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The Consequences of Fully Remote Interpretation on Interpreter Interaction and Cooperation: A threat to professional cohesion?


The emergence of conference interpreting as a profession, with the related formal attributes of a professional association, a code of ethics, and professionally-run training institutions, coincided with and was facilitated by the spread of simultaneous interpretation (SI) in the post-World War II period. SI enabled the increase in interpreted events and in the number of languages interpreted, thus accompanying the development of a multilingual institutional architecture. Whilst it also marked the beginning of a trend towards the greater distancing of interpreters from meetings, it led to greater proximity with peers, with the formation of interpreter teams. This helped to shape and consolidate informal professional attributes, such as a set of self-beliefs and norms. The greater physical distance of interpreters from the actual event has culminated in remote interpreting configurations of different types, the most extreme being full remote where interpreters interpret from their computers in separate locations.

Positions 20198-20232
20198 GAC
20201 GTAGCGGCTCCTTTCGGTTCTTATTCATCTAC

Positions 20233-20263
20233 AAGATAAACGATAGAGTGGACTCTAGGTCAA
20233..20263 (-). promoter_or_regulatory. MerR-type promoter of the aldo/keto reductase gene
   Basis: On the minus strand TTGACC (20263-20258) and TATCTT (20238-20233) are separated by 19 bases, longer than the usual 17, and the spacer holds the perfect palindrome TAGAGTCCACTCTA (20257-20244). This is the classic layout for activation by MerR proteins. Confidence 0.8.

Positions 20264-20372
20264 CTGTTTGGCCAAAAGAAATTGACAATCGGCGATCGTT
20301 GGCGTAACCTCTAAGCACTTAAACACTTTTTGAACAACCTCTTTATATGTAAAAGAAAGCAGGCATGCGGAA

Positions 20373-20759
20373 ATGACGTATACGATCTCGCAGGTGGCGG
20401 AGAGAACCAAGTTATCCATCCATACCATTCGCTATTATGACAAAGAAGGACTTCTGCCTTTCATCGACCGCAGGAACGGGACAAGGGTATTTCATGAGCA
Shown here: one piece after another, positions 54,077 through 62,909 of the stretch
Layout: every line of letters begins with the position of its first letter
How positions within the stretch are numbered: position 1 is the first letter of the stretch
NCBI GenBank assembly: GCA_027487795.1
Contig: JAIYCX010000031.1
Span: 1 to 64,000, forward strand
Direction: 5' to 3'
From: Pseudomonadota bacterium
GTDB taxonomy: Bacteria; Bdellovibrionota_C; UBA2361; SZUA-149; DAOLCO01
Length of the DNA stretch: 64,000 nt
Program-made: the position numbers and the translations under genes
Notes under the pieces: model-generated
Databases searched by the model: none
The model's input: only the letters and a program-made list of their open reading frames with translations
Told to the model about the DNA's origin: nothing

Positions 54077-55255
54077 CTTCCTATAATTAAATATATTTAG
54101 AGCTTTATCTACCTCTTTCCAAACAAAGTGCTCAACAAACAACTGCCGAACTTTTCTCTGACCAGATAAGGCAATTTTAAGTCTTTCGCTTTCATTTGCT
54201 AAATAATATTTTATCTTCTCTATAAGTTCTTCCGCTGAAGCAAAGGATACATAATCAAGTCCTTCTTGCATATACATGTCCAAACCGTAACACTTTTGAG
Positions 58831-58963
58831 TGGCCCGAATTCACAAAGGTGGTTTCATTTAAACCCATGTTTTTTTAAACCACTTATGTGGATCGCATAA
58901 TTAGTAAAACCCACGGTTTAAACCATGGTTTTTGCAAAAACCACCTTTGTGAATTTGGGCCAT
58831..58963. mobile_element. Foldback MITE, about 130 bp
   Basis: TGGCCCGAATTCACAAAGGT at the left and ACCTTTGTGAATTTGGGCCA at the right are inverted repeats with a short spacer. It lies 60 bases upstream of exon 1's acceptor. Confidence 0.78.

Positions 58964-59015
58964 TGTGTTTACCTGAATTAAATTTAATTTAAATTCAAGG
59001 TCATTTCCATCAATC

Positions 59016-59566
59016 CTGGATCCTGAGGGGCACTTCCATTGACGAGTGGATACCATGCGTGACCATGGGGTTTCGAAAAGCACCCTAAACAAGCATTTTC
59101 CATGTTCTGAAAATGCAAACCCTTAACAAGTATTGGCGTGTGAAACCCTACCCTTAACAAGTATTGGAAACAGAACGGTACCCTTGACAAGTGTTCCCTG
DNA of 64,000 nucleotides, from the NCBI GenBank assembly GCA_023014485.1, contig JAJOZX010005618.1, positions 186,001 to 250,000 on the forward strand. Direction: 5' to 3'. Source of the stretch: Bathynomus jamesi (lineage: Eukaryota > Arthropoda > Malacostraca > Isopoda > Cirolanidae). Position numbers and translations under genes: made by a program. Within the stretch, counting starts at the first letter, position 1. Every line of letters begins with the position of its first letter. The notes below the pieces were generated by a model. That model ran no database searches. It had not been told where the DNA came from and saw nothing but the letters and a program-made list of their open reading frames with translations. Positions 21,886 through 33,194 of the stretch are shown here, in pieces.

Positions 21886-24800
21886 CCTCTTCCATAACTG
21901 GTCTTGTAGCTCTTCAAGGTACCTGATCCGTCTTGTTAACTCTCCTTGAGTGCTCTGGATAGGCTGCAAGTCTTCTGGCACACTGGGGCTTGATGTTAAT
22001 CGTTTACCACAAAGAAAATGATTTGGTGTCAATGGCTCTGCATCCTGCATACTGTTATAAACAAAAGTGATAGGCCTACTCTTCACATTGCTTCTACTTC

On-site interpreter interaction encompasses many features, including practical forms of mutual assistance, but it also involves face-saving techniques, the sharing of knowledge and expertise, the alleviation of performance-related tensions and reinforcement of professional cohesion. Professional cohesion is understood here as compliance with a shared set of norms and adherence to shared beliefs, creating a feeling of belonging to and identification with the profession.

The use of remote interpreting involving interpreter home-working (henceforth called full remote) marks a sharp break with on-site teamwork, rendering some forms of cooperation difficult. In the following, we wish to consider how this might impact interpreter interaction and professional cohesion. To do so, a preliminary investigation of seven meetings has been conducted – two with interpreting on-site and five with interpreters in fully remote mode, with a view to identifying trends and patterns in interpreter exchanges in each. Preliminary observations indicate a notable reduction is some forms of interaction and cooperation. The intention of the article is to open up a new area of investigation and a new angle on the impact of remote interpreting on interpreters and the profession.


simultaneous interpretation (SI), fully remote interpretation, interpreter interaction, interpreter professionalization, history of interpreting



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